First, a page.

Royal National Lifeboat Institution

qr codeFunded by charitable donations, the lifeboat crews and lifeguards of the Royal National Lifeboat Institution have saved at least 140,000 lives at sea since 1824.

Registered charity numbers : England and Wales (209603) / Scotland (SC037736)
U S E R   R A T I N G



Byline: Volunteer crew from the RNLI?s Barrow station launched both their lifeboats yesterday afternoon (Wednesday 12 October) to go to the aid of a fishing vessel which had broken down to the south of Walney Island.
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The request to launch the lifeboat came from Holyhead Coastguard at 4:35pm. The information received was that a seven metre-long fishing vessel had lost power in the vicinity of Halfway Shoal Beacon off the south end of Walney Island.

The Barrow Lifeboat, Grace Dixon, was launched at 4:45pm under the command of Coxswain Shaun Charnley with five crew members on board. The lifeboat made good progress to the scene and was alongside the stricken boat at 5:00pm.

After assessing the situation, it was decided to take the vessel under tow to a safe mooring near Jubilee Bridge.

A line was soon attached and the tow commenced. However, the location of the mooring at Chapel Bed was deemed potentially too shallow for the Grace Dixon to reach safely and therefore it was decided to launch the inshore lifeboat to assist.

The Vision of Tamworth was duly launched at 5:55pm with Jonny Long at the helm, supported by two crew. It proceeded northwards along Walney Channel where it took over the tow from the Grace Dixon.

At 6:30pm the casualty vessel was made secure on the mooring and The Vision of Tamworth was stood down.

Both lifeboats returned to the Barrow RNLI Boathouse at 7:00pm where they were washed down and made ready for the next launch.

The weather conditions at the time were fine, with a Westerly wind, force four. Visibility was fair and the next high water was due at 8:21pm with a predicted height of 8.0 metres.

RNLI Media contacts
For more information, please contact Chris Clouter, RNLI Volunteer Lifeboat Press Officer on: 07531 085900.

Byline: This Monday (10 October) sees the 125th anniversary of the first ever charity street collection, which took place in Manchester on behalf of the RNLI on Saturday 10 October 1891.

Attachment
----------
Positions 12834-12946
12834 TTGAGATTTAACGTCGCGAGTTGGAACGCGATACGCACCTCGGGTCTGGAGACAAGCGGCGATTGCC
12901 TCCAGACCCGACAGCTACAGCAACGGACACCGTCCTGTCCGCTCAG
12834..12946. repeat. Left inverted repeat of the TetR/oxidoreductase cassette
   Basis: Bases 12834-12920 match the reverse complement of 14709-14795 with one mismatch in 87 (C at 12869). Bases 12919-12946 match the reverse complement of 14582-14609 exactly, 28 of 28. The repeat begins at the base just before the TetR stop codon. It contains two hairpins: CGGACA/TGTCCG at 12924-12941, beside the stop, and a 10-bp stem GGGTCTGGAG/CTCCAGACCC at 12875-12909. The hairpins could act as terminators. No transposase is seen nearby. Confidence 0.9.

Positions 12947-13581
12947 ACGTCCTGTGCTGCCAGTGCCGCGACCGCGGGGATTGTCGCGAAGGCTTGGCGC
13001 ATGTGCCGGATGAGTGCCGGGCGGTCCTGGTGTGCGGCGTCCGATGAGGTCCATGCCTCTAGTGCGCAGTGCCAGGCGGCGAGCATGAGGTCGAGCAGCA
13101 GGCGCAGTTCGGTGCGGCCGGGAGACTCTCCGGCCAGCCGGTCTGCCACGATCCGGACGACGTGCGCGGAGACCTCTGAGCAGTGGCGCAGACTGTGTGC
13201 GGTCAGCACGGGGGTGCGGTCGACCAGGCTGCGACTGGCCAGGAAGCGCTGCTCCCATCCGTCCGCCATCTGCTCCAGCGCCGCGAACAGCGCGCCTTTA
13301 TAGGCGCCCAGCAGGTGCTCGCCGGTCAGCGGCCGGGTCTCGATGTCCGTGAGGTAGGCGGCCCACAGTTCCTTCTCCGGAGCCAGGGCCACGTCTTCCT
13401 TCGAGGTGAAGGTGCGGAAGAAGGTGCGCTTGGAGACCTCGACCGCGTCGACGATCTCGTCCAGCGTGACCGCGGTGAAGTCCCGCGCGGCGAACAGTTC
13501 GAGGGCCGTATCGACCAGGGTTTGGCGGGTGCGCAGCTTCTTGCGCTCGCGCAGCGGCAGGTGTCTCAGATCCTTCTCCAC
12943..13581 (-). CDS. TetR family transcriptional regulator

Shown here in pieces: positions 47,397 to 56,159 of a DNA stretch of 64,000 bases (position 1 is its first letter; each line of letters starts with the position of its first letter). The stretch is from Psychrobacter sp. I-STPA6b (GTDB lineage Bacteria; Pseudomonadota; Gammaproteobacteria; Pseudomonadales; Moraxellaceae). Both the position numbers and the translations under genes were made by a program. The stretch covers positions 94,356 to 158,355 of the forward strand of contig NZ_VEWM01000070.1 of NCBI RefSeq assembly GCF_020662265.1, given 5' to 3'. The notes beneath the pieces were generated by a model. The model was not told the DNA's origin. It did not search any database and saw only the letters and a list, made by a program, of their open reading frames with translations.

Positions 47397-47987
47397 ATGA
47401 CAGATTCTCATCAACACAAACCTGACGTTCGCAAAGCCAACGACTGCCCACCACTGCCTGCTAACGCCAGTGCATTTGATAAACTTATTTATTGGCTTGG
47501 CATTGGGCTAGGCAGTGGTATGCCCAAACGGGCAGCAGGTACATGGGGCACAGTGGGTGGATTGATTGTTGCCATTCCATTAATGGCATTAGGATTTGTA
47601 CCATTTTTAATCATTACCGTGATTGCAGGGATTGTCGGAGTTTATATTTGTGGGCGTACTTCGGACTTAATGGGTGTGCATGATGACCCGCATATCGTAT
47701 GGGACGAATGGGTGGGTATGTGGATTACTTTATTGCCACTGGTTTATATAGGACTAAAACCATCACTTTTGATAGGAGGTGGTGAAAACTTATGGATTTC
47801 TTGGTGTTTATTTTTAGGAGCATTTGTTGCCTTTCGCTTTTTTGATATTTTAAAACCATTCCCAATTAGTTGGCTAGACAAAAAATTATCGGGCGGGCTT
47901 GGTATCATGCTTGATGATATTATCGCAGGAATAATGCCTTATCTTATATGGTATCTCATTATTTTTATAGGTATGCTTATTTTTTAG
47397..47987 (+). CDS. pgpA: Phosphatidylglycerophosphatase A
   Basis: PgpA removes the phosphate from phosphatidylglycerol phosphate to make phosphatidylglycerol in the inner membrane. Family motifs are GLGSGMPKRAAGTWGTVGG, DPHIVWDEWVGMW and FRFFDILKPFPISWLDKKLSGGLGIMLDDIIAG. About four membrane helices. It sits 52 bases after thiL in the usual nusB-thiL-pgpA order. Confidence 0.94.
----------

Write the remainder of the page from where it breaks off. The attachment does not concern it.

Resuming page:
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Organised by successful cotton merchant Sir Charles Macara, the collection was a huge success and raised more than 5,000 - equivalent to almost 250,000 today. The event inspired regular Lifeboat Saturdays, not just in Manchester but around the country, and became a major source of fundraising for the RNLI. Other charities later followed suit and street collections are still a regular and vital source of charity income.

Sir Charles Macara organised the collection after witnessing the RNLI?s worst ever lifeboat disaster five years earlier, when 27 men died in an attempt to rescue the crew of the stricken German barque Mexico during a violent gale off the Lancashire coast.

RNLI volunteers launched from Lytham St Annes and Southport but tragically the Eliza Fernley from Southport and Laura Janet from Lytham St Annes capsized and 27 lifeboat crew members drowned, leaving 16 widows and 50 fatherless children. Lytham?s Charles Biggs lifeboat launched on her maiden rescue and saved all 12 of Mexico?s crew.

A disaster fund raised 30,000 for the families of those lost but Macara wanted to do more. He discovered RNLI finances were low, with over two-thirds of the charity?s income coming from just a handful of wealthy people, so he decided to hold ?a grand cavalcade to make the public at large aware of the service provided by the brave volunteer lifeboat men and the need for widespread financial support?.

The Manchester collection was supported by an impressive parade through the city, when 30,000 people lined the streets to watch bands, colourful floats and two horse-drawn lifeboats. Charles?s wife Marion, with many of her friends, went along the crowds collecting money and Charles arranged for lifeboat crew members to carry sacks on long poles to reach those watching from windows and the tops of buses and trams.

Hayley Whiting, RNLI Heritage Archive and Research Manager, said: ?The first Lifeboat Saturday was hugely influential and changed charity fundraising forever. Before that, fundraising used to be quite private, and charities tended to approach only influential people and wealthy philanthropists. This was different - ordinary people were being asked to help, and were clearly happy to do so.?

Lifeboat Saturday with its street collection didn?t just help to shape the RNLI?s fundraising techniques, but also charities around the world. Street collections have since formed a regular and vital source of charity income today.